Search for cattle underway
by Ed Cook, Contributing Writer
Alvy Ayers has been riding in this area for the last few days, looking for Charly Clay's work cattle. Clay had turned the cattle out on Running Water (Niobrara River) early last winter. Most of the bull team freight outfits have been turning their stock out to winter in the Platte River valley or on Sybile Creek. Alby has not been able to find many of the cattle around here. With the extreme cold in early December and several blizzards since then, they must have drifted south with the weather. Ayres made his first bull-train freighting trip to Wyoming Territory in 1865 pulling a load to Fort Laramie. He has been freighting with Charly Clay for the last few years. (Note: Alvy finally found the work cattle on the Platte River near the Nebraska state line.)
Charly Clay operates one of the largest bull team freighting outfits in the Wyoming Territory. Most of the time he uses five to eight yoke of oxen to a team (10 to 16 oxen). They usually pull two wagons hooked in tandem (one behind the other). With this arrangement a team can pull a load of from 5,000 to 8,000 pounds. The Bullwhackers (drivers) walk alongside the team urging them forward with their long bull whips. The whips are usually handmade and from 16 to 24 feet in length. The bullwhacker uses no lines or harness on his team. They are turned with shouted commands of "Gee" for a right hand turn and "Haw" for a turn to the left. The wheel yoke of oxen is the only one hooked to the wagon tongue, the others are all hooked to a long stout "swing" chain fastened to the end of the tongue. The next yoke in front of the wheelers is called the "first pointers." The next two or three are called the first, second, and third "swings" etc. On long drives the swing yokes were changed about at mid-day with a different swing in the lead for the afternoon.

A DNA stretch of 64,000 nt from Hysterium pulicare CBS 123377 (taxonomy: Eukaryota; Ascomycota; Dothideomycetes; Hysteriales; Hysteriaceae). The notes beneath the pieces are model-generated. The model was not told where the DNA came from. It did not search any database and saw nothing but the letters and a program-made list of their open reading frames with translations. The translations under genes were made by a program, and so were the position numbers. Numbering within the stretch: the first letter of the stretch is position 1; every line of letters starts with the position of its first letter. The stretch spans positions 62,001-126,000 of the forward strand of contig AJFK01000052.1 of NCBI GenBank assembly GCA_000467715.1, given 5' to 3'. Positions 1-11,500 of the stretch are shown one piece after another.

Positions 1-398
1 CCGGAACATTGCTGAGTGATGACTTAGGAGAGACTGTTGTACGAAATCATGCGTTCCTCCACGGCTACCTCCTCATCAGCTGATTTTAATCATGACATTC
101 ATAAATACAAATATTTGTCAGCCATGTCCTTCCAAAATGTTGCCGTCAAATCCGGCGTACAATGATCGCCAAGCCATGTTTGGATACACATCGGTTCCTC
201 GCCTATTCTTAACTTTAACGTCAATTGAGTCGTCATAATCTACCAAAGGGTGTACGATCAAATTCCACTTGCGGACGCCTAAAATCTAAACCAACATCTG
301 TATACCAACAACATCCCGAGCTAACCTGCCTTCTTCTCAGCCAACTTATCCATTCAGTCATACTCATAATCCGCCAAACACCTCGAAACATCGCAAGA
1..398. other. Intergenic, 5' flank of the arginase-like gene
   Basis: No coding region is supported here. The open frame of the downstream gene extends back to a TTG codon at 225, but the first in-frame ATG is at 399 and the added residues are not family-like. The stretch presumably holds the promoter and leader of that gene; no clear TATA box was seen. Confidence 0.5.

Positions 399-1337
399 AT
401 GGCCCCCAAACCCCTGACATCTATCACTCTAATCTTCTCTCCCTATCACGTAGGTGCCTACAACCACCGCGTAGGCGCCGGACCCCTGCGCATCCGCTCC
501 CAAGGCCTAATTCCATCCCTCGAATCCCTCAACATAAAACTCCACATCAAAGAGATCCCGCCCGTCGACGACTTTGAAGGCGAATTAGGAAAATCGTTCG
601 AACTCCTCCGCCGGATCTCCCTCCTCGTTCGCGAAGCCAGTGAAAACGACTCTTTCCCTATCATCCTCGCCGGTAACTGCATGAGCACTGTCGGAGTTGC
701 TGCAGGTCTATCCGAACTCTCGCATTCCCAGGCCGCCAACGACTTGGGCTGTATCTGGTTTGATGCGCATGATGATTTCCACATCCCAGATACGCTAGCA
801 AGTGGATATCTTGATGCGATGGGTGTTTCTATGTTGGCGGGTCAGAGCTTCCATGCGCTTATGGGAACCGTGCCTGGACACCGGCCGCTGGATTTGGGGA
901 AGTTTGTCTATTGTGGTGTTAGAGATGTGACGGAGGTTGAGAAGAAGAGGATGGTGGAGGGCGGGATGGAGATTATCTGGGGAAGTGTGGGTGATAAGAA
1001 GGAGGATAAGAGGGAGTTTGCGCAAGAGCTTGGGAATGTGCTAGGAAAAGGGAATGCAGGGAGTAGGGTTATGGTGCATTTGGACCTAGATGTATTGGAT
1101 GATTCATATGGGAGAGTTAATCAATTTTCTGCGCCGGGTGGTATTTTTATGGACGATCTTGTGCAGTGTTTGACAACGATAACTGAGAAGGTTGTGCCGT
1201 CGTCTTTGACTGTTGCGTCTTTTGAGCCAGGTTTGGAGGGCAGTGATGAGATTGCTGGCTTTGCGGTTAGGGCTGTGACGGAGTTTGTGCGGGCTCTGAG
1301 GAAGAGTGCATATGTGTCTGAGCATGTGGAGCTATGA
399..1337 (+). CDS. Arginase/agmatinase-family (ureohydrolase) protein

Baled hay is one of the main items that Clay's freight outfit hauls. Many loads of hay are delivered to the stage stations and military posts of Fort Laramie and Fort Fetterman by his wagons. Much of the hay is provided by John Hunton on contracts with the army and the stage line. Hunton has haying crews working all summer on many of the meadows in the area. He uses a horse-powered hay press to make the bales in the fall and winter. Most of the bales weigh about 200 pounds, and are tied with wire or rope. The hay press has to be taken down to move it from one location to another. When it is set up and working with a crew they can bale from 25 to 50 bales in a day. Hunton and his crew also spend a lot of time repairing the hay press. Hay is so in demand that it sells at from $32 to $60 per ton to the forts and stage stations.
(Note: In 1882 Alvy Ayres started raising horses and cattle a few miles southwest of Fort Fettterman. The famed natural bridge that bears his name is located on the original Ayres ranch.)
(Information sources: "John Hunton's Diary, Volume 2, 1876-77," by G.L. Flannery; "The Cheyenne and Black Hills Stage and Express Routes," by Agnes Wright Spring.)